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December 3, 2006

'The ancient art of plagiarism'

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Jan Dalley's November 28, 2006 Financial Times essay on the subject was a breath of fresh air in an increasingly vituperative and contentious arena, growing exponentially more so with the rise of the internet.

The piece follows.

    This article is all my own work. Or is it?

    Booker winner in plagiarism row. In which year did that headline appear? Was it 2002, when Yann Martel was accused of lifting the plot of "Life of Pi" from a Brazilian book? Or was it 1997, when Graham Swift's "Last Orders" was judged to have veered too close to William Faulkner's 1930 novel "As I Lay Dying"?

    Or was it last weekend, when a Booker-shortlisted novel by a past winner — "Atonement" by Ian McEwen — was the latest in line for this deadly charge?

    Plagiarism is such an old and venerable art that it is perhaps only in a culture obsessed by "originality" — a concept hardly known to earlier times — that it is a dirty word. Shakespeare would have been amazed by the fuss about Yann Martel: he took a large number of his plots straight from a contemporary source, "Holinshed's Chronicles".

    By modern standards, many grand figures are among the culpable: Picasso was so notorious that younger artists desperately kept their new work away from him, because he would re-work their ideas in days; George Harrison was successfully sued for plagiarism after he wrote "My Sweet Lord". No less upright a figure than T.S. Eliot grandly declared that "immature poets imitate; mature poets steal"; no less venerable a personage than Martin Luther King was caught out borrowing a sizeable chunk of his doctoral thesis.

    More successful writers tend to be accused by the less renowned when the rattle of lucre makes itself heard. When Alex Haley's mega-selling "Roots" broke all records, it emerged that whole passages were copied from Harold Courlander's "The African". And we've only just heard the end of the "Da Vinci Code" case, when Dan Brown was sued by the writers of an earlier book.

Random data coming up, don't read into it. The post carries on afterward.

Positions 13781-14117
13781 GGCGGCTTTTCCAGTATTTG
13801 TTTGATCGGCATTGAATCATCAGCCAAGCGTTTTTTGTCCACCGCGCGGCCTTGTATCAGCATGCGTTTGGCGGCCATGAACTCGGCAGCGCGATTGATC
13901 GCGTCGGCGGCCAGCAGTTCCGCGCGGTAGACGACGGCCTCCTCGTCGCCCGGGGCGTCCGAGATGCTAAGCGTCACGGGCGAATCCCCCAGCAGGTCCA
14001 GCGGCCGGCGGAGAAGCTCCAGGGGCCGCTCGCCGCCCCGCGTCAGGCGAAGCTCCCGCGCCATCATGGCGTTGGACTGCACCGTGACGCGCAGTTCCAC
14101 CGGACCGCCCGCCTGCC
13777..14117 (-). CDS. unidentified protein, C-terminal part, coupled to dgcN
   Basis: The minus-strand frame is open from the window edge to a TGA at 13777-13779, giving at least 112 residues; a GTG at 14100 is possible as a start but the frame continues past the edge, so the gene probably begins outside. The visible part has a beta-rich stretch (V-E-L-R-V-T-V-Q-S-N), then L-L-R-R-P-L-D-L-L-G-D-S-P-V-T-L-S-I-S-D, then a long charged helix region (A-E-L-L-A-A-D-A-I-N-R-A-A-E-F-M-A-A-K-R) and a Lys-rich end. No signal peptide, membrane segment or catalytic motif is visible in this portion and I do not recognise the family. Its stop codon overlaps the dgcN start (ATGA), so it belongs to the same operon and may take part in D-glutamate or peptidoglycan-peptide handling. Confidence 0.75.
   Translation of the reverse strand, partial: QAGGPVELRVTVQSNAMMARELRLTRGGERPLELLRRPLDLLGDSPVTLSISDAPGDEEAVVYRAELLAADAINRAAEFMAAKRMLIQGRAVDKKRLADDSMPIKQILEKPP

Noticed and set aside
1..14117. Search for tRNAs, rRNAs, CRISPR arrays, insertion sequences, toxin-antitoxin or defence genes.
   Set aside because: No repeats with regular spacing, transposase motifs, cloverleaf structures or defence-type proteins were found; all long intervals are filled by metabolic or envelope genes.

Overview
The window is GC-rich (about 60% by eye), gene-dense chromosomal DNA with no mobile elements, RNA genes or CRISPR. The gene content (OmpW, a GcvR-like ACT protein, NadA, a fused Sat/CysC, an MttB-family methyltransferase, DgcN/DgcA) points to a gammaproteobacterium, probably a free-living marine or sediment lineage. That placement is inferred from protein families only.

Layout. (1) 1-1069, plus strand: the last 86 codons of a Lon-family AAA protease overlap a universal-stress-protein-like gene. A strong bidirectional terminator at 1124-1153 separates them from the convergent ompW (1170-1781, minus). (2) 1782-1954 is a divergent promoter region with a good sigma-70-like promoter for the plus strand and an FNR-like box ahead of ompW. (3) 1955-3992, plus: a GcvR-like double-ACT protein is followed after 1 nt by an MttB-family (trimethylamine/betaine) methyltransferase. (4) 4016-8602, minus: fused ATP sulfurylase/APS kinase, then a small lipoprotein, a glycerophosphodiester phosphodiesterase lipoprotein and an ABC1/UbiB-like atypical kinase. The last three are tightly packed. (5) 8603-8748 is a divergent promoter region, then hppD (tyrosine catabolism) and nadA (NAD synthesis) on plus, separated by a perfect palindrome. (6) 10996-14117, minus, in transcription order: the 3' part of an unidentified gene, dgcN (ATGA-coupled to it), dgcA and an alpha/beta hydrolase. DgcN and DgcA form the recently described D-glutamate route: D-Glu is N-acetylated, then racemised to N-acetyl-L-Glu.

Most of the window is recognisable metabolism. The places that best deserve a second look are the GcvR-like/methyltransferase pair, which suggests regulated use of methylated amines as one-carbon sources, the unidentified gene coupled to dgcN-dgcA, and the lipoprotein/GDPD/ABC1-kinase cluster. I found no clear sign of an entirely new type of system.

The fact that many great artists have taken a light-fingered attitude to the work of others does not necessarily make it right, however. So what does constitute plagiarism? It's easy to confuse a work of art with a legal entity such as a patent, which can be clearly violated. Art just doesn't work like that. Lifting chunks of someone else's words, wholesale, is overstepping the line. But parallels, quoting,homage by imitation, mining a tradition, basing a character on a real person or another fictional character, borrowing old sources from the myth-kitty or new ones bobbing around on the zeitgeist: all these things are not only legitimate but also part of the richness we look for in art.

    All works live within a tradition, all are a mixture of originality and influence, of half-forgotten, half-digested impressions and ideas from elsewhere. And in some cases, yes, this legitimate give-and-take is mixed with a magpie mentality towards the glittery bits other people leave lying around. No one ever said writers were nice.

    The recent micro-fuss about Ian McEwan is ridiculous. His offence was to draw on a memoir by Lucilla Andrews, a writer of "hospital romances". It was factual material about the grim realities of nursing in the second world war, which he used when researching the grim realities of nursing in the second world war. There is no copyright in historical material - the Da Vinci Code case re-confirmed that - although there may be in the form of words in which it is expressed. Writers continually re-work each other's sentences: how else would history be written? Perhaps McEwan should have done that more thoroughly. I am therefore offering a bottle of champagne to the reader who can best re-phrase this: "she dabbed gentian violet on ringworm, acquaflavin emulsion on a cut, and painted lead lotion on a bruise".

    Here is the novelist Julian Barnes, commenting in 1997 on the Swift/Faulkner furore:

    "When Brahms wrote his first symphony, he was accused of having used a big theme from Beethoven's Ninth. His reply was that any fool could see that."

December 3, 2006 at 04:01 PM | Permalink


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